Adlib had the opportunity to present a Seminar this year titled "Pushing the limits of efficiency in Document Intensive Business Processes" at this year’s DPI-PDW event in Ottawa. Our session was well aligned with the overall government themes of 'Pushing the Limits' and 'Inspire, Engage, Act'. We described the art of the possible showing the audience the many opportunities to automate document to PDF processes, achieving significant improvements in information flow as well as cost savings. At the end there were good questions asked regarding content accessibility, PDF/A for archival and some of the challenges related to accurately recognizing content from scanned images.
Overall it has been a very worthwhile experience with compelling speakers and an excellent venue. Session after session seems to balance concern over tight government budgets with enthusiasm for the opportunities resulting from current or planned changes.
Central to this is the new Shared Services initiative which centralizes all resources associated with the delivery of email, data centre, and network services, previously distributed across more than 40 departments into a single entity that promises efficiencies and cost savings that will benefit everyone within the public sector.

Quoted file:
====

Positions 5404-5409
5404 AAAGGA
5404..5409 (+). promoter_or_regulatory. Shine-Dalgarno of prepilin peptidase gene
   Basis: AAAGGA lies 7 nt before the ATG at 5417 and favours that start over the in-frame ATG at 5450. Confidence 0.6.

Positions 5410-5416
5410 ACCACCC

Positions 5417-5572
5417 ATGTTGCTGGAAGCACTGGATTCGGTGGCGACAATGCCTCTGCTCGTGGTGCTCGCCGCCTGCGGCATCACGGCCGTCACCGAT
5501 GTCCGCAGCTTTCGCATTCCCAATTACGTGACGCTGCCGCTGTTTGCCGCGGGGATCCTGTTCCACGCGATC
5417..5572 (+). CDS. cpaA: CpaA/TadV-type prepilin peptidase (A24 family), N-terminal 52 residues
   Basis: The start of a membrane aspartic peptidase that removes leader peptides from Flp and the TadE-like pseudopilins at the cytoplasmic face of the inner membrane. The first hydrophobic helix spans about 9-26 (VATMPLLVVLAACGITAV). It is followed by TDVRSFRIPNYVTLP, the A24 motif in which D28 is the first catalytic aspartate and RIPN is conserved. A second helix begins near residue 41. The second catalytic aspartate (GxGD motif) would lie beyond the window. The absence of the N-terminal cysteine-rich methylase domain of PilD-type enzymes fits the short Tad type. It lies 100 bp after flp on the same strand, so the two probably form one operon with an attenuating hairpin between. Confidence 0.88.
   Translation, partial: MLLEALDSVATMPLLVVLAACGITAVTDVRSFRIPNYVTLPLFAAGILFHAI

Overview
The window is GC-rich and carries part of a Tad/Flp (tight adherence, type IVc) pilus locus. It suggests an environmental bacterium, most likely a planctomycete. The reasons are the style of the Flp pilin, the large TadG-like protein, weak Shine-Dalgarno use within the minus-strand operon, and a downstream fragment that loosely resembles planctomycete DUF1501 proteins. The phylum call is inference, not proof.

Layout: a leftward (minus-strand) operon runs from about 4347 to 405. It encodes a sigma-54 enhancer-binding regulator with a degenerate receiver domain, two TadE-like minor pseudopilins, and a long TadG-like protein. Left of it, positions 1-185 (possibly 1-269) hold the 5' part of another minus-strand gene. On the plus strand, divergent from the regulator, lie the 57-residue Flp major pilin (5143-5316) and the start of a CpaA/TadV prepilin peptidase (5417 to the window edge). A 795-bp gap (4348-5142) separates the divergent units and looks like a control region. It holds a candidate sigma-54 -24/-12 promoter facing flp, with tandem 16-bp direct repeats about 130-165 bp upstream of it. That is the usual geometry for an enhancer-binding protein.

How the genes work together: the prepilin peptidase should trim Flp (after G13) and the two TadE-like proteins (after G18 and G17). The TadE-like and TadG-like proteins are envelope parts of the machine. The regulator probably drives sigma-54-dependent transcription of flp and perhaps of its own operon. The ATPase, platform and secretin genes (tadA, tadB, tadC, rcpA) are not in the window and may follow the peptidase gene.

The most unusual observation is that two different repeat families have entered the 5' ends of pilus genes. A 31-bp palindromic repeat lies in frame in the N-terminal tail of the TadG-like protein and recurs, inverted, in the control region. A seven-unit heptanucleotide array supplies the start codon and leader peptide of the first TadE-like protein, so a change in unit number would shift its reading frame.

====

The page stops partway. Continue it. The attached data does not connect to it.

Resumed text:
The benefits extend outside too where, ultimately, it is the Canadian taxpayer who will see the benefits. Centralizing services allows our government to use tax dollars more effectively while also improving services overall and efficiently delivering on the promises of transparent government (Open Government) and full access to information (ATIP - Access to Information and Privacy).
Adlib has long been a proponent of the shared services approach since we have seen it work time and again in both private and public sector organizations. It gives an organization the agility to start small to solve a specific problem but, as needs grow, expand easily to support new requirements. Simple examples include deploying an automated solution to archive content to PDF/A then leverage the same scalable service to turn legacy or scanned documents into searchable content for shared access.
The shared services model allows the government to combine select services to achieve a solution to a specific business challenge without having to rely on a single vendor or approach. This provides flexibility over time as needs change.
It has been a very rewarding experience so far and we look forward to extending the friendships and opportunities we've encountered during our time in Ottawa (P.S. It's a beautiful city - be sure to visit if you haven't already).